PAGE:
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Netskope Client and Network Tunnels co-existence. How to leverage SSL 'Do Not Decrypt' policies.

MM_NS
Netskope
Netskope

This post is mainly centered around - How to handle traffic averse to 'SSL Decryption'. Here are some best practices around deploying tunnels and managing SSL decryption exceptions.

 

One of the reasons why you are considering upgrading to Netskope SWG is "ubiquitous growth", mix of managed and unmanaged, shared and dedicated systems. Some hosts that can install agent and others that can't take agents. Or you want to do application instance based granular policies that your on-prem proxies are blind to.

 

As part of this deployment generally after installing  Netskope clients you are now considering network tunnels to steer traffic to Netskope on certain systems i.e. to apply inline controls to servers, IOT devices, medical devices or kiosks.

 

When deploying IPSEC or GRE tunnels to steer traffic to Netskope New Edge  network here are certain best practices that can be followed. 

 

Design Considerations:

1. Auth or No-Auth?

IPSEC/GRE tunnel originated traffic typically won't have user ID available. You can definitely add auth - either have a Netskope client on those machines or enable SAML forward proxy auth and redirect user to your IDP such as Azure AD or Okta.   The later method is is browser based redirection and not my favorite auth method.
 
2. Client over Tunnels or Direct to Internet?
.Netskope Client behind these network tunnels can be either in disabled or enabled state depending upon how you are routing 'achecker.goskope.com'.  Another design decision you need to make before deploying the network tunnels: What about the systems that have clients installed? Let Netskope client traffic go over IPSEC / GRE tunnels or keep them separate?
-If there is a client installed, my recommendation is to let Netskope client traffic go straight via your internet pipe to the Netskope New Edge network instead of piggybacking via your GRE/IPsec tunnel. This will require proper ordering of the Netskope destined traffic on your egress firewalls. Major advantages of this approach
  • You save GRE / IPSEC bandwidth by keeping client separate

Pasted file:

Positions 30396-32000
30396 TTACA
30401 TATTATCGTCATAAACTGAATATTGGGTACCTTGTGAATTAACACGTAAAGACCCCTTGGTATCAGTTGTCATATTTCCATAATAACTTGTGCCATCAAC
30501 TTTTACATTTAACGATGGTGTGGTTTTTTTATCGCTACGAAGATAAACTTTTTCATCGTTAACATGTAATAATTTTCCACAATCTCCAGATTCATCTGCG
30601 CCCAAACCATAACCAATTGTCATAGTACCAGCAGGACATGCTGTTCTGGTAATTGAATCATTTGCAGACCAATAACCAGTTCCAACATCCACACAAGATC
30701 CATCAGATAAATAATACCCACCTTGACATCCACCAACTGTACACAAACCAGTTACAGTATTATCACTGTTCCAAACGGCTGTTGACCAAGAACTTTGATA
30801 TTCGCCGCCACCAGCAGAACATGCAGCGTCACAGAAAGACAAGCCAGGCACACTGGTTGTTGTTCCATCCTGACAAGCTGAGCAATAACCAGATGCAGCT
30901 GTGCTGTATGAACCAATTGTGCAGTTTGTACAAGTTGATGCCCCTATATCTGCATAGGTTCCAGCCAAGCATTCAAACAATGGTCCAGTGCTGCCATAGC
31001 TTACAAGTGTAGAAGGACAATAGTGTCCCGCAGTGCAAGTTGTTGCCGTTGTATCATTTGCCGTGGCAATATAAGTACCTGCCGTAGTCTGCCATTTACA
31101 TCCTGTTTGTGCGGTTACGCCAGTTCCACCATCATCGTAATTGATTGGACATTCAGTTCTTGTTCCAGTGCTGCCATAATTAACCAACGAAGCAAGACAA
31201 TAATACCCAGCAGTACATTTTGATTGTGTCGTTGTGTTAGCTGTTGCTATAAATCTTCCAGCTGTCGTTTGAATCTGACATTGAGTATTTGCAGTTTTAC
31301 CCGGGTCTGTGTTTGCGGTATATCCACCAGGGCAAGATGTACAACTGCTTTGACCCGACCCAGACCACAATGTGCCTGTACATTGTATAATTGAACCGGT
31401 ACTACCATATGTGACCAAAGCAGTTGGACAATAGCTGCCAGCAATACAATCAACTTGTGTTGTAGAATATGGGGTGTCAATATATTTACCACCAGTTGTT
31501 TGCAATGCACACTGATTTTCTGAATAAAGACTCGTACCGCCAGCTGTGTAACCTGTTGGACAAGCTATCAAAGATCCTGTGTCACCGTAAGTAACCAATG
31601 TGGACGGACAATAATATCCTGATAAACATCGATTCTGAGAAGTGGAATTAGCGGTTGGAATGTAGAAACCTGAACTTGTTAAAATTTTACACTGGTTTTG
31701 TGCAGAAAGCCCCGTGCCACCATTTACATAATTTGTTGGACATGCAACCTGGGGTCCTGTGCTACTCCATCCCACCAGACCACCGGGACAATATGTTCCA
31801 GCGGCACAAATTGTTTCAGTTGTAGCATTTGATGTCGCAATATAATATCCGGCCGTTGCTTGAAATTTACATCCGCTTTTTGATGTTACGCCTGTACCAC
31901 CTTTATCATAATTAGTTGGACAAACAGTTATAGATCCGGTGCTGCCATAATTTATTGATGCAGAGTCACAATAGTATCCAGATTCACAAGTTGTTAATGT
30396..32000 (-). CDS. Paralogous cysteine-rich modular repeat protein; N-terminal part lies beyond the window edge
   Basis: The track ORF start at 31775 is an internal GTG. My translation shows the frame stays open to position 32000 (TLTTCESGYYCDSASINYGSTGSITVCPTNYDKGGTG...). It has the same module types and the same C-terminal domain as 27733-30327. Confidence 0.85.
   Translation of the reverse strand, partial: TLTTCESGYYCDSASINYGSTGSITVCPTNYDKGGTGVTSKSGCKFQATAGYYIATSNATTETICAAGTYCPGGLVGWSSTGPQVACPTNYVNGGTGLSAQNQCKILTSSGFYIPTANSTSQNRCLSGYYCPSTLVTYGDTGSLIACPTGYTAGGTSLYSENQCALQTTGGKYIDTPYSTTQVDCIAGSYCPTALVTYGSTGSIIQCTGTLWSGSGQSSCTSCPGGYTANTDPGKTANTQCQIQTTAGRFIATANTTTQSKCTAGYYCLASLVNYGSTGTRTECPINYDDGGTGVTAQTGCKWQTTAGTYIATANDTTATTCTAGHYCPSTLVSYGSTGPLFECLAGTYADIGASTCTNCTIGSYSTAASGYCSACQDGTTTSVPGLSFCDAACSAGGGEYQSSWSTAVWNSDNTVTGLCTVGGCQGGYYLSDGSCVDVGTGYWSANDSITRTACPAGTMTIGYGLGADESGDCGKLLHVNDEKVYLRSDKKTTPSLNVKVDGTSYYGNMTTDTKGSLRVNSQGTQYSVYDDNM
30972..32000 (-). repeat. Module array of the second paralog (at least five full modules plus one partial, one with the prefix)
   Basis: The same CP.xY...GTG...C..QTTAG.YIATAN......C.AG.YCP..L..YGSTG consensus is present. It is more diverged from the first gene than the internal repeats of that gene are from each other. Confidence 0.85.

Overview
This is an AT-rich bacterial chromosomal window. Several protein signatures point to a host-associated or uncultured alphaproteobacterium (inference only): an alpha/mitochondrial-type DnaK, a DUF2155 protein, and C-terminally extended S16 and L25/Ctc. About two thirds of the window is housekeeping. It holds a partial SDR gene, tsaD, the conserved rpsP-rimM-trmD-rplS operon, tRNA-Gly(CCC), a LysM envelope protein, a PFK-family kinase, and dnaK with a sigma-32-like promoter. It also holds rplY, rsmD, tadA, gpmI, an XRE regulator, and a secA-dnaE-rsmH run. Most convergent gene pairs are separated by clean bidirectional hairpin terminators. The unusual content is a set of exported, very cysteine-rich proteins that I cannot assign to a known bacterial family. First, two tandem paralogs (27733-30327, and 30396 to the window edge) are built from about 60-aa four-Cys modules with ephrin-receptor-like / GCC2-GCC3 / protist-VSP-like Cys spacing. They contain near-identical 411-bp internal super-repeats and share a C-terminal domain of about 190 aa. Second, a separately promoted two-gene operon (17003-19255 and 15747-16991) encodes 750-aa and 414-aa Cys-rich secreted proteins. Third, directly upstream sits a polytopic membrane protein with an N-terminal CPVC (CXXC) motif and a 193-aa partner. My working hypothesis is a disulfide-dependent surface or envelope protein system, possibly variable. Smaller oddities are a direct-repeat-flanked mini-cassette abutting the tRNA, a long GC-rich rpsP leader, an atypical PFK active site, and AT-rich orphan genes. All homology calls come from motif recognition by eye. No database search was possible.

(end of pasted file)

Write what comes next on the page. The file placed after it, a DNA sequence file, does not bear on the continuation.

• You don't have single point of failure. Netskope Client continues to cater when the network tunnels are down.

(essentially these are the reasons why you moved to cloud: to avoid expensive and clogged network tunnels 😳)

 

Key best practices / points to note when it comes deploying network tunnels:

  • Leverage "SSL do not decrypt" policies for the key apps we will call these DND policies. You can add SSL DND policies by source/user-ip/domain or categories. Having specific SSL DND policies will make it easier to troubleshoot when issues arise. Having tunnel specific exceptions in one place will minimize jumping around steering configurations (yes some of my customers have tens of these. Keep it short and simple where possible.
  • Any bypasses in the default steering exceptions (i.e. the bottom most catch-all steering policy which is not associated to a group or OU) will also be applicable to traffic steered via tunnels. (Group specific steering won't apply again due to the same user-id constraint mentioned above)
  • Move exceptions from default steering to group specific steering. As clarified in the last bullet default steering applies to all trafficThis will limit the number of exceptions the traffic behind tunnel will subconsciously fall through. This is a brilliant approach one of my customers came up with.
  • Leverage "Network Locations" (Netskope's address book objects for those familiar with firewall terminology) Keep SSL DND policies well segmented using individual Network Locations. Network locations can be ranges or single IP's. The idea is to use proper subnetting to distinguish critical apps.
  • Keep in mind that SSL DND policies currently apply to all steering methods.  In future we may have ability to apply "Access Method" filter to these policies. 
  • In-line policies with "any" user or "user-ip" as source criterion will be applicable to traffic behind tunnels where there is no user-id present
  • If there is no Netskope Client on these machines  behind network tunnels keep in mind that Cert Pinned App exceptions that have domains associated will need to be added to the SSL DND policies. Client does a better job at identifying processes + domains. Key benefit of using Netskope client!
  • Leverage URL web categories: You can use default or custom URL web categories as a filter to SSL DND policies.
  • Move category based steering exceptions that are factory default to SSL DND policies. That way you have the visibility to this traffic as the client will steer this traffic but cloud proxy will not decrypt it (e.g. finance or health that you may be excluding due to PII reasons)
  • Enable "Logging" of bypassed traffic. (Located at Settings > Steering Configuration; blue box in the pic attached)
  • Netskope client smartly disables itself when behind Network Tunnels. Will continue to provide user-id and pop-up notifications / coaching messages. You can get around this by having client go DIRECT to offer full functionality.
  • If the destination server / SaaS provider has IP restrictions you need to steer this traffic out of GRE/IPSEC tunnels or clients tunnels to retain your egress IP (talk to your sales contact regarding dedicated egress IP feature)

Tips 🔵 🔵 🔵  

-SSL DND policies are applied after steering exceptions and before inline real time protection policies.

-SSL DND policies are located under inline "Policies" as the top level policies (not under settings; unlike 'steering exceptions')

-We will soon have support for multiple AD groups or OU in a single steering configuration. I don't have exact ETA but keep an eye on the release notes. Here is how to subscribe to release notes: 

 

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